As can be seen above, the meaning of the bread is very similar to the meaning of Baptism. They both have the “dying to sin and self” theme, as well as the “living for God” theme. Conversely, the meaning of the cup of Communion (redemption and forgiveness) is not the same as the meaning of Baptism. The cup is complementary in meaning, but not similar. The cup has to do with Jesus as our SUBSTITUTE, paying the price for our sins (redemption). The bread has to do with the believer wanting to be, and believing that he is IDENTIFIED with Christ in His death and resurrection.

Returning to proof for the meaning of the bread; the Feast of Passover and the Feast of Unleavened Bread give powerful testimony to the truthfulness of the above interpretations for both the bread and the cup. The Feast of Passover has the familiar theme of deliverance from the judgments of Egypt. The blood of the Passover lamb applied to the Hebrew door posts was a great picture of the cross of Christ. The blood was to keep the Hebrews from the angel of death. This all was a picture of our forgiveness and deliverance from hell; and the powers of death and curses through the blood of Jesus.

The Feast of Unleavened Bread (Luke 22:1,7; Matthew 26:17; Mark 14:12) , on the other hand, has the theme of deliverance out of Egypt itself. In the Exodus account, the unleavened breadis associated with the “out of Egypt” theme: Exodus 13:3, Deuteronomy 16:3,Exodus 12:17, etc. Also, when God opened the Red Sea so that the Hebrews could come out of Egypt, this event was also a spectacular picture of Christ on the cross setting believers free from their sin and their very selves. Crucified with Christ is the New Testament, spiritual truth pictured by this great deliverance through the Red Sea.

In this great Exodus picture the Hebrews are a type of the church (“Ecclesia,” which is the Greek word for “church,” meaning a CALLED OUT assembly.); living in Egypt is a type of living in sin and for self; the Egyptians are a type of the unbelievers; Pharaoh and his army are a type of Satan and his demons; the cloud by day and pillar of fire by night are types of the Holy Spirit leading the Church out of sin (Egypt) to the cross (opening in the Red Sea); and onto their journey with the Lord. Repentance is seen in how the Hebrews were trying to get out of Egypt (sin). The ten plagues were judgments on “the land of Egypt” (Exodus 12:13, sin) and on the Egyptians (Exodus 12:26-27, sinners). Pharaoh and his soldiers could not get through the opening in the Red Sea, just like the demons can’t come through the cross of Christ to devour the cooperative believer.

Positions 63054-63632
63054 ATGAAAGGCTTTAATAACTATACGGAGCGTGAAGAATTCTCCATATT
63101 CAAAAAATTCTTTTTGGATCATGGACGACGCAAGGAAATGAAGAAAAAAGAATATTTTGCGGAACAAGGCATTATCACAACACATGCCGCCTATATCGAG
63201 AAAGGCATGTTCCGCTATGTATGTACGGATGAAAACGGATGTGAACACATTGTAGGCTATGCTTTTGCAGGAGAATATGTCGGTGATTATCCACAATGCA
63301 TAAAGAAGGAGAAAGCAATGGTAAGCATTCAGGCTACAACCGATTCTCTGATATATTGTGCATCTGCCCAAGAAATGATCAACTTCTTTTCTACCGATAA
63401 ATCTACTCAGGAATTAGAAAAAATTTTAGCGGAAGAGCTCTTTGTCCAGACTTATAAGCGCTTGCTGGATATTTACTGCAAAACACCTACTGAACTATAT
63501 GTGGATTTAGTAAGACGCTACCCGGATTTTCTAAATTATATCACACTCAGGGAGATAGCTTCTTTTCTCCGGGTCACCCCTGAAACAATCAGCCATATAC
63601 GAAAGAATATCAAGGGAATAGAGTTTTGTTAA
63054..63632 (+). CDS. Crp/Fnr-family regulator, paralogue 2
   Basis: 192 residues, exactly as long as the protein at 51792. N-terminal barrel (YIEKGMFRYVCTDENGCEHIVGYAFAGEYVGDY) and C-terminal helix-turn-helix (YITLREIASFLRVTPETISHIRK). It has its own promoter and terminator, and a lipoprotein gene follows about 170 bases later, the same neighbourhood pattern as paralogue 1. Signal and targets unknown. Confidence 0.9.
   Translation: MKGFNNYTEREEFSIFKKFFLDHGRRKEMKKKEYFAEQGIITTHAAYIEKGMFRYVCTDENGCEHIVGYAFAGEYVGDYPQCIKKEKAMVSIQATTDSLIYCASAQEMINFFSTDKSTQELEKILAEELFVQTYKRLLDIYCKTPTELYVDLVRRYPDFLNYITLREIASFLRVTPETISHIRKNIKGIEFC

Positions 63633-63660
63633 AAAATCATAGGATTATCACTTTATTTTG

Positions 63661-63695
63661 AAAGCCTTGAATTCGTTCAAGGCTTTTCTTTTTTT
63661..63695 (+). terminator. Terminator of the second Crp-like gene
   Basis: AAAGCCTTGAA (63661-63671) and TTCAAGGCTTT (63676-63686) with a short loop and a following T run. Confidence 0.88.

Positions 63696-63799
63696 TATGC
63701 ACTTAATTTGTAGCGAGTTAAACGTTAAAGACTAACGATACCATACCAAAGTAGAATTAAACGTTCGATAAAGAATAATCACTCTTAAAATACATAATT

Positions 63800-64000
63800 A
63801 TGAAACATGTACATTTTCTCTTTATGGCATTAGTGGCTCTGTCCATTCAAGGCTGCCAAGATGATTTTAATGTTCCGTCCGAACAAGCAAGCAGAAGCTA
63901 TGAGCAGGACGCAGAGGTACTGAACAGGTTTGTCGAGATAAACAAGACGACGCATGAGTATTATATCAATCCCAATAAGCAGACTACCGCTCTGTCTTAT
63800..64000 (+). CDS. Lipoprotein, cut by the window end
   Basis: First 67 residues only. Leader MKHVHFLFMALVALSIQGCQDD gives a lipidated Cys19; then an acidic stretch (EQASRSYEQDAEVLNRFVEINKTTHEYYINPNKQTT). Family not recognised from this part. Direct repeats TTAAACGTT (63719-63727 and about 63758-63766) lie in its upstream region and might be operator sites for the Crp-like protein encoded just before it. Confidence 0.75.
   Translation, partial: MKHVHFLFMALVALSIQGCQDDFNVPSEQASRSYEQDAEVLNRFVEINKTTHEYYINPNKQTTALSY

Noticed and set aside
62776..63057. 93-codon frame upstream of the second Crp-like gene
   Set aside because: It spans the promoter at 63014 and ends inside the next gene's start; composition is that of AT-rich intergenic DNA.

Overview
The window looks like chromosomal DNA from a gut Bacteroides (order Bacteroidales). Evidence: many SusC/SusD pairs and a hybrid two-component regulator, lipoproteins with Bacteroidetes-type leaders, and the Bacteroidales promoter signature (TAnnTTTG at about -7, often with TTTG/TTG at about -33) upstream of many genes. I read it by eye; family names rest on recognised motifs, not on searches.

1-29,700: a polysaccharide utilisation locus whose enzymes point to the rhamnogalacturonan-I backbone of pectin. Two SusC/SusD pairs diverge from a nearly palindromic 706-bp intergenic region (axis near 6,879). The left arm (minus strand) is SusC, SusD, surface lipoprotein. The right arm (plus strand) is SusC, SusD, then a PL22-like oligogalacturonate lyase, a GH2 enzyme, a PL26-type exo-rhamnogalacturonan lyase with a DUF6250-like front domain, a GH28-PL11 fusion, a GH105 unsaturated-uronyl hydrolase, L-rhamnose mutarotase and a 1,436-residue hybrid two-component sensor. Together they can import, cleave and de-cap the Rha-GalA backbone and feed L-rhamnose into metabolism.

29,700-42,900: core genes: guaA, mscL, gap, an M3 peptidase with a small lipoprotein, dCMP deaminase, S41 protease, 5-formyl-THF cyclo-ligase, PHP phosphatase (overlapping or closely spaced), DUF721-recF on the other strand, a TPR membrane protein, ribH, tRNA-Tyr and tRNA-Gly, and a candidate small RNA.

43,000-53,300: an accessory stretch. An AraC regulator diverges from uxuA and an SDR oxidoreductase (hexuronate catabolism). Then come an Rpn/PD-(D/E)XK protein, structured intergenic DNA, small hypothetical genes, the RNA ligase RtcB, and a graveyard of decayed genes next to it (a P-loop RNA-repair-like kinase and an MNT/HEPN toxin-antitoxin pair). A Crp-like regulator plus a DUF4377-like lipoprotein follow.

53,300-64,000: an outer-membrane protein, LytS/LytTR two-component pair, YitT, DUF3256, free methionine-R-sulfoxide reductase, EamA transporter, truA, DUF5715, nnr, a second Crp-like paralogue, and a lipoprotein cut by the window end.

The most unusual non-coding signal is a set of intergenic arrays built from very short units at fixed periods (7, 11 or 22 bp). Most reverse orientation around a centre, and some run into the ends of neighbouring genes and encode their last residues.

In 1 Corinthians 10:1-2, it says that the Hebrews were baptized in the Red Sea and in the cloud.

1 Moreover, brethren, I do not want you to be unaware that our fathers were under the cloud, all passed through the sea, 2 all were baptized into Moses in the cloud and in the sea, 1 Corinthians 10:1-2

Baptism And The Unleavened Bread Of Communion Have Similar MeaningsHere, we see Baptism also associated with this Red Sea crossing. In the above scripture Moses is a type of Christ. The cloud is a type of the Holy Spirit who leads the believer to the cross and then on their journey with the Lord. The supernatural opening of the Red Sea is a picture of how the New Testament believer has been crucified with Christ so that he can now come out of sin (Egypt). And, very importantly, Baptism is associated with all of this.

Thus we have both Baptism and the unleavened bread of Communion associated with coming out of Egypt, crossing the Red Sea, and the Cloud. This is a great Old Testament witness to the fact that Baptism and the bread of Communion have similar meanings.

Now, let’s see how the unleavened bread of Communion expands upon the Baptismal message or theme. Let’s revisit 1 Corinthians 5:6-8.

6 Your glorying is not good. Do you not know that a little leaven leavens the whole lump? 7 Therefore purge out the old leaven, that you may be a new lump, since you truly are unleavened. For indeed Christ, our Passover, was sacrificed for us. 8 Therefore let us keep the feast, not with the old leaven, nor with the leaven of malice and wickedness, but with the unleavened bread of sincerity and truth. 1 Corinthians 5:6-8

The context of the above passage is that someone in the Corinthian church had a sexual relationship with his father’s wife (possibly a step mother to him). The church is letting this happen in their congregation, possibly thinking that they were being tolerant, mature, and open minded about things. The apostle Paul rebuked and corrected them using the unleavened bread of Communion as a teaching tool.

The point that we should see here is that the purging out of the leaven is done both individually and corporately. The unleavened bread of Communion builds upon the individual faith and commitment seen in Baptism, which was to die to sin and be raised up a new creation. The unleavened bread reinforces this individual commitment and faith, and then broadens it to a corporate, church wide commitment and faith. Both the individual and the church need to purge out the sin symbolized by leaven, so that both the individual and the church can be true (righteous) and sincere (genuine love); this purging is symbolized by the unleavened bread. The believers encourage each other in this purging.